PPA Launches New UIGEA Initiative


Senior Obama administration chiefs petitioned for clarification

With the prospect of the Unlawful Internet Gambling Enforcement Act regulations coming into force on June 1st, the Poker Players Alliance has petitioned the U.S. Treasury Department and Federal Reserve Board to clarify that the Act's definition of illegal gambling does not include peer-to-peer games such as poker.

The petition is addressed to Treasury Secretary Timothy Geithner and Federal Reserve Chairman Ben Bernanke, and it requests a sub-paragraph amending the regulations to state that the term "bet or wager" does not include a bet or wager on "certain peer-to-peer games where the outcome is determined predominantly by the skill of the players, such as poker, chess, bridge, mah-jong, and backgammon."

The petition also asks for clarification that pari-mutuel animal racing that is lawful under the Interstate Horseracing Act is not affected by the UIGEA.

The PPA has managed to get twenty-two members of Congress to support the petition, which is currently with the addressees.

John Pappas, executive director of the PPA said: "The PPA is grateful for the support of the 22 members of Congress who wrote Secretary Geithner and Chairman Bernanke in support of our petition to exempt peer-to-peer gaming from the UIGEA regulations,

"We are still strongly supporting legislative efforts to license and regulate online poker and provide the consumer protections that the UIGEA will not, and are hopeful of the passage of bills like [Congressman Barney Frank's] HR 2267, but believe our petition is the best bet to address the short-term issues facing online poker."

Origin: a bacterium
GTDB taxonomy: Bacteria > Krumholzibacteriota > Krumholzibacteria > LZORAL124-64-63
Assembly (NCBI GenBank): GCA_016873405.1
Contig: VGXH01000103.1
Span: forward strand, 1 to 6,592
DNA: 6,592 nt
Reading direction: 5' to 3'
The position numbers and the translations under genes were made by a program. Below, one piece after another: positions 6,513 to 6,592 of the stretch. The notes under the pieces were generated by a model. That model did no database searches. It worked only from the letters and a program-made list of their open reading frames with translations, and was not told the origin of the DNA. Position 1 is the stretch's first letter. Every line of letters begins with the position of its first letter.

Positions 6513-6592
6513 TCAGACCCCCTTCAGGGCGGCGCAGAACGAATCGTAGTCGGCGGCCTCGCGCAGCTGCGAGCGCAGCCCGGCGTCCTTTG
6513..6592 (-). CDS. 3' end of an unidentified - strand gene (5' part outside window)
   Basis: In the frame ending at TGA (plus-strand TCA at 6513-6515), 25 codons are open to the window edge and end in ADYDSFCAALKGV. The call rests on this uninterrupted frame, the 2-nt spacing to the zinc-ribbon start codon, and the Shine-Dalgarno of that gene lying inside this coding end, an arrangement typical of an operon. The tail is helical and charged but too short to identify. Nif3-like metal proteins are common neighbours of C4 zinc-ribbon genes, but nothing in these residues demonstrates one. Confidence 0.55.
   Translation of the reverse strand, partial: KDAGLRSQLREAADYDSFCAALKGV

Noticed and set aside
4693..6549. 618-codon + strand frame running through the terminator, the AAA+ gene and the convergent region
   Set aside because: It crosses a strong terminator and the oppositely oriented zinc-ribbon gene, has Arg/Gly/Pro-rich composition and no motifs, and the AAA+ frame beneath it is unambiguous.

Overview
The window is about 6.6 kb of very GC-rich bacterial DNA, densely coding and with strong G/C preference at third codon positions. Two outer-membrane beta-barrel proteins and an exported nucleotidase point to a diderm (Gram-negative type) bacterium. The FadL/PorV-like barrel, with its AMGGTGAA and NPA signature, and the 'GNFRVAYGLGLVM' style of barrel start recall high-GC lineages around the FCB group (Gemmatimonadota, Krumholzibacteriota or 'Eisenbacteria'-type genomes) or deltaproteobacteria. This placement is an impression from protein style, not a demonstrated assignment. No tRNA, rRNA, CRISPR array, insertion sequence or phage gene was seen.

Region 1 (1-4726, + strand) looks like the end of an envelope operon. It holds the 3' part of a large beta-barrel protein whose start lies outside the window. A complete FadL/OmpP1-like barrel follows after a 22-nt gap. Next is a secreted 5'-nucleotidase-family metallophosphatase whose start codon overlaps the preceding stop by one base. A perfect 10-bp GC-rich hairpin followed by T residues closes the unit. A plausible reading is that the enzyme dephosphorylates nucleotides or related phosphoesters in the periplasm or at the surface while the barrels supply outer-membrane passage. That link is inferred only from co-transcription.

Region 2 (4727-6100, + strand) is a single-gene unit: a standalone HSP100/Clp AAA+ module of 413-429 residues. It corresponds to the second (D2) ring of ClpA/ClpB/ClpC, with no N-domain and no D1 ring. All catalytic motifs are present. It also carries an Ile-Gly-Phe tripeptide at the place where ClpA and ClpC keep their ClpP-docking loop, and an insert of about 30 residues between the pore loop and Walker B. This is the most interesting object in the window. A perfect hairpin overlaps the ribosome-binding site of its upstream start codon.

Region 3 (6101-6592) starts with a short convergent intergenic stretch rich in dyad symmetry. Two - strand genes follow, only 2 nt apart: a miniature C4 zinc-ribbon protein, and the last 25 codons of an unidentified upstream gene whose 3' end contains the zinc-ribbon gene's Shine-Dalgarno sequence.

Pappas said that the objective of the petition was clarity on the ambiguous phrase “unlawful internet gambling” in the regulations, which places the onus of interpreting the definition on the financial institutions that are supposed to enforce the Act by halting financial transactions with online gambling companies. There are fears that the imprecise definition will lead to major enforcement problems and the risk of over-blocking by banks.

The legality of Internet poker in the U.S. is uncertain as there is no federal law and very few state laws specifically outlawing the playing of Internet poker.

The Congressional letter is signed by Steve Cohen (D-Tenn.), Dan Maffei (D-N.Y.), Linda Sanchez (D-Calif.), Paul Hodes (D-N.H.), Tom Perriello (D-Va.), Jim Moran (D-Va.), Ciro Rodriguez (D-Tex.), Jerrold Nadler (D-N.Y.), Steve Israel (D-N.Y.), Phil Hare (D-Ill.), John Larson (D-Conn.), John Yarmuth (D-Ky.), Joe Courtney (D-Conn.), Shelley Berkley (D-Nev.), Jim Himes (D-Conn.), Bill Delahunt (D-Mass.), Ron Klein (D-Fla.), John Conyers (D-Mich.), Dina Titus (D-Nev.), Peter Welch (D-Vt.), Ed Perlmutter (D-Colo.) and Bobby Scott (D-Va.).

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